TikTok launched a new feature on Tuesday (Nov. 14) that allows users to easily save music they find on the platform to Spotify, Amazon Music or Apple Music for future listening. This will presumably reduce friction between the apps, helping translate interest on TikTok into streaming activity at a time when the music industry has been concerned that the relationship is weakening.
“TikTok is already the world’s most powerful platform for music discovery and promotion, which helps artists connect with our global community to drive engagement with their music,” Ole Obermann, TikTok’s global head of music business development, said in a statement. The new feature “takes this process a step further, creating a direct link between discovery on TikTok and consumption on a music streaming service, making it easier than ever for music fans to enjoy the full length song on the music streaming service of their choice, thereby generating even greater value for artists and rights holders.”
This “Add to Music App” will be available to users in the United States and the United Kingdom. TikTok started testing the integration earlier this year with Apple Music.
When TikTok initially came to prominence more than four years ago, virality on the app often appeared directly correlated with a jump in streams. But that link appeared to weaken as the app ballooned in popularity. The top 10 TikTok tracks in the United States were streamed far less in 2022 than they were in 2021, according to data from Luminate. And the top 10 songs on the app in 2021 were streamed far less than they were in 2020.
“For a while it was like, ‘All you gotta do is get a song going on TikTok, and it’s outta here!’” a major label executive told Billboard last year. But “it’s not a guarantee anymore” that a song will become a hit, the executive said.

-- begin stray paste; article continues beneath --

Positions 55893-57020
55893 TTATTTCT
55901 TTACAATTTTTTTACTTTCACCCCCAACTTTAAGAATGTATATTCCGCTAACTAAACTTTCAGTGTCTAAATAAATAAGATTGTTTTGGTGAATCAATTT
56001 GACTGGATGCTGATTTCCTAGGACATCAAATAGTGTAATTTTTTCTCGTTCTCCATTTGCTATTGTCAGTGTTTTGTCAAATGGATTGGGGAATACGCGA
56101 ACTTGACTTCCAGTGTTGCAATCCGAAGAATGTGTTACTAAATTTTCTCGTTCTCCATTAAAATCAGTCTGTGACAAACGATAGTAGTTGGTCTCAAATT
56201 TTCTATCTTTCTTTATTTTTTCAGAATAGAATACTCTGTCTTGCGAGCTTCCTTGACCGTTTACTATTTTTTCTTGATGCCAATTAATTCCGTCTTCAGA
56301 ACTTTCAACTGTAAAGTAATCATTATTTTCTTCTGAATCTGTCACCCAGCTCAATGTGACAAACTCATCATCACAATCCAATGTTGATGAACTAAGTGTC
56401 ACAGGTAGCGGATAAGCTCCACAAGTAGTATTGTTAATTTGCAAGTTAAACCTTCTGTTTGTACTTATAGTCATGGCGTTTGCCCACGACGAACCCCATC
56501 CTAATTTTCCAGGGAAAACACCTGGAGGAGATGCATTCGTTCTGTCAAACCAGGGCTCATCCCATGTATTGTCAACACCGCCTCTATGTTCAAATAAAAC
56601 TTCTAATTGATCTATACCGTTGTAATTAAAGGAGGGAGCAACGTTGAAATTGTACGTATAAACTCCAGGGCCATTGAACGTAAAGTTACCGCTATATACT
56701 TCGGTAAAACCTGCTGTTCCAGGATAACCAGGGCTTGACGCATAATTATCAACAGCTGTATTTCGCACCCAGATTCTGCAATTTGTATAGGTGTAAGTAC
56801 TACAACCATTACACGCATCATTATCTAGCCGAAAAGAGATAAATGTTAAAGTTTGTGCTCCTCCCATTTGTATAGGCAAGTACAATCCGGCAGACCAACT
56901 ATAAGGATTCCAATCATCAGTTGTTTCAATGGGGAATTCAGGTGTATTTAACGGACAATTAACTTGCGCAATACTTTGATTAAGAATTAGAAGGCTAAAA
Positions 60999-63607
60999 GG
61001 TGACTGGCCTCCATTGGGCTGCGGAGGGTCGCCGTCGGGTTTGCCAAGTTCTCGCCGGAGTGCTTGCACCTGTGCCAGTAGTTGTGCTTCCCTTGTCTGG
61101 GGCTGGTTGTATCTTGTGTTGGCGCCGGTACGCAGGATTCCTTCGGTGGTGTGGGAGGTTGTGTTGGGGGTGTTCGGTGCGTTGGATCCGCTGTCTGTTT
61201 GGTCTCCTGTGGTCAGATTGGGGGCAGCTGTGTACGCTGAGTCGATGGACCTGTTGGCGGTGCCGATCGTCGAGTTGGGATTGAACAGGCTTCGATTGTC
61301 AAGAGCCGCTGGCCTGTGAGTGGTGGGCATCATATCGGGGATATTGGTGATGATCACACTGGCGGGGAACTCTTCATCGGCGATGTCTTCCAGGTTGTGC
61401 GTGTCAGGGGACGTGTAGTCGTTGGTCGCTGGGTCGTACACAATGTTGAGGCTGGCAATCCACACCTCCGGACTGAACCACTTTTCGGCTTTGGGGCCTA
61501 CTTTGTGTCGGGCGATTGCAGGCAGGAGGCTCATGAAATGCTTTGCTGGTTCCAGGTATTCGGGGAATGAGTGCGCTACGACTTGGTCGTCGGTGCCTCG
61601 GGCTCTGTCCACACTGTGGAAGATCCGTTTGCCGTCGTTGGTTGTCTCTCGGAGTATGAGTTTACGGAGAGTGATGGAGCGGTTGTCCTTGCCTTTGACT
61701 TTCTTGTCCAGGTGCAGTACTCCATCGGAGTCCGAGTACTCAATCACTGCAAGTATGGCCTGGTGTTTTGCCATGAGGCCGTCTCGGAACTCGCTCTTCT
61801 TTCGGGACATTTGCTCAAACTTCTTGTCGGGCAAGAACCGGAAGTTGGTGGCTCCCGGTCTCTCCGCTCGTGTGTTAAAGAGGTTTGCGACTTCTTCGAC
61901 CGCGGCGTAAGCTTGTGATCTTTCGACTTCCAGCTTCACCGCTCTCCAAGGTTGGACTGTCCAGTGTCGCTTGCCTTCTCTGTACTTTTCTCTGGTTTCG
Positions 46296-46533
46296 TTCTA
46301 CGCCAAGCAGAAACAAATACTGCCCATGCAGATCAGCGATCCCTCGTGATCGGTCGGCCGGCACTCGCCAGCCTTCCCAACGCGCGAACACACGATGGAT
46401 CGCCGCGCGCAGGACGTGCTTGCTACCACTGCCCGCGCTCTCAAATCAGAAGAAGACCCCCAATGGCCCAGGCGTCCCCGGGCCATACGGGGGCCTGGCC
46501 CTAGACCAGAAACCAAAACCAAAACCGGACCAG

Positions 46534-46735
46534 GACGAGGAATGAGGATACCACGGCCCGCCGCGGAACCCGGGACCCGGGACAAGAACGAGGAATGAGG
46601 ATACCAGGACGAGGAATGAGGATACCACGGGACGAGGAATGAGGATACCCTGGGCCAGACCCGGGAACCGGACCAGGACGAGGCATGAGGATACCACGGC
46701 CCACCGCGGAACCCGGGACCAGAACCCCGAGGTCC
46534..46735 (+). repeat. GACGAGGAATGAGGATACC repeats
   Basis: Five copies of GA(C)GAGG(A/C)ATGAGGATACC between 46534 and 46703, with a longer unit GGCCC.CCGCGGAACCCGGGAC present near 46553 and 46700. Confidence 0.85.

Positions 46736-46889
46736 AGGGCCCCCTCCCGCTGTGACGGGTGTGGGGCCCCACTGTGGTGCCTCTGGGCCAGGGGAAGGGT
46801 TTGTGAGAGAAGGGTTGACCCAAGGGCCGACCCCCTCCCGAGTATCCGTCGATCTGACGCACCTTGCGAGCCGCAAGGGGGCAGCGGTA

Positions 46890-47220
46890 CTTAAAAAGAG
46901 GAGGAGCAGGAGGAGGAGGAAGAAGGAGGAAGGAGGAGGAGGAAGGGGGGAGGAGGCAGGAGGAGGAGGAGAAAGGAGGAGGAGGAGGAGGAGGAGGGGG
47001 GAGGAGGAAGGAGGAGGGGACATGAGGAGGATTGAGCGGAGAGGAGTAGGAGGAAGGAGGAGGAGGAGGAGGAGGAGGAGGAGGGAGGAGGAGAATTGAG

Some sounds appear to thrive on TikTok but never catch fire on streaming services, where they actually generate money for the music industry. Labels will surely be excited if the “Add to Music App” helps strengthen the connection between TikTok activity and clicks on Spotify.
In the past, Spotify and TikTok have sometimes seemed at odds, competing for user attention and influence over the music industry. During the former’s Stream On event in March, for example, Gustav Soderstrom, Spotify’s co-president, took a subtle jab that seemed aimed at TikTok: “Discoveries on Spotify, unlike many other platforms, give creators so much more than just a fleeting moment of viral fame,” he said.
This sentiment was echoed at the same event by Sulinna Ong, Spotify’s global head of editorial, who noted that “there’s a disconnect between where music is being teased and where music is actually being streamed. The most powerful time to reach fans is when they’ve chosen to engage with music, like when they open up Spotify.”
But despite past poking and prodding, the two platforms now appear happy to work together. “We want to create less work to get to the audio you love,” Sten Garmark, Spotify’s global head of consumer experience, said in a statement. “That means being everywhere our users are and creating seamless ways to save songs to Spotify to enjoy when and how they choose to listen.”
Karolina Joynathsing, the director of business development for Amazon Music, used similar language in her own statement. “Some of the best parts of being a music lover are those serendipitous moments when you discover a new song or artist that you connect with instantly,” Joynathsing said. “At Amazon Music, we’re looking to make it easier to convert those moments into enduring fandom,” leading to the adoption of the Add to Music app.
TikTok plans to roll out the new feature in additional markets in the coming months.